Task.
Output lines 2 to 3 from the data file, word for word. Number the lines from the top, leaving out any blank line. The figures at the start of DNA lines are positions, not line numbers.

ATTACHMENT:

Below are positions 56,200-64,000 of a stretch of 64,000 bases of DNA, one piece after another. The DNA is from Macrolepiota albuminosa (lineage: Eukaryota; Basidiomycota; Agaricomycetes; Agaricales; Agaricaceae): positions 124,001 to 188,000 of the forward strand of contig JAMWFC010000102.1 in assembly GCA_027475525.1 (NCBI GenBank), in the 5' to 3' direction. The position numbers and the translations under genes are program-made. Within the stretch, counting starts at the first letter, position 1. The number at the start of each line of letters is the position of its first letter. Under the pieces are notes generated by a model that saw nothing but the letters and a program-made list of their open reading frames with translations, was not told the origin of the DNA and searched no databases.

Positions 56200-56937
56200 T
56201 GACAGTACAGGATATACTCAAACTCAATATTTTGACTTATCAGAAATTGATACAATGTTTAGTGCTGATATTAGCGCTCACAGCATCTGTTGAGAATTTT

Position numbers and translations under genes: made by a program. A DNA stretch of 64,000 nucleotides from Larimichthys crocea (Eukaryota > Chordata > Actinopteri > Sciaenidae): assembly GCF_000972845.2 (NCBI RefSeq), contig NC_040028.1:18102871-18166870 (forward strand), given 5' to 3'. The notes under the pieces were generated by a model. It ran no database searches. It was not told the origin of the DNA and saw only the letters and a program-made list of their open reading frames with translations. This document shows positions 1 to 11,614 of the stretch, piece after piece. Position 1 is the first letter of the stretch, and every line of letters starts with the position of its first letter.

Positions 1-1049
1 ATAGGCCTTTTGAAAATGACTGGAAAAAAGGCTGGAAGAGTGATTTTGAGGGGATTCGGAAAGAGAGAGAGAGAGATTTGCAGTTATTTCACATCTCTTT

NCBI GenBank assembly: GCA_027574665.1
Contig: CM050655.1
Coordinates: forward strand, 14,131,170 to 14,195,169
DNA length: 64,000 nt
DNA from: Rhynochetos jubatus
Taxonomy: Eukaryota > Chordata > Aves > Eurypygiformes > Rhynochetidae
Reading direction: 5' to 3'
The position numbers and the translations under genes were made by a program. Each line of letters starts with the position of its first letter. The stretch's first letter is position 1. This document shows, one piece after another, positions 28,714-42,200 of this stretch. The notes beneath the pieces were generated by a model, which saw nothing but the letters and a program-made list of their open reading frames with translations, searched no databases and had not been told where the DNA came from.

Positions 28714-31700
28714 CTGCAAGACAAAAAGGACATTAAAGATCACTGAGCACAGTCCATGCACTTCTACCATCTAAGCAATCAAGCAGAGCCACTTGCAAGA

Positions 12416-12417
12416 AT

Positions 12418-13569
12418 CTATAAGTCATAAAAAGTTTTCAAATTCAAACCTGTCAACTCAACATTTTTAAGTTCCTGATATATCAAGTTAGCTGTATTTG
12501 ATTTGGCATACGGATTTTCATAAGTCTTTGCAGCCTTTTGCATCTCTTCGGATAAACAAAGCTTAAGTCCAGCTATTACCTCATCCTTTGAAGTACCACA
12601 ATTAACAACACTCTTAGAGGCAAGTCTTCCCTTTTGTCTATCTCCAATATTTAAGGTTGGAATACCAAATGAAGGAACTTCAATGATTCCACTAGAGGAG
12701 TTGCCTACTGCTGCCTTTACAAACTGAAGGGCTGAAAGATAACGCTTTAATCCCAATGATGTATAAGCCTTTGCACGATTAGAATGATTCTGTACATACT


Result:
Positions 56200-56937
56200 T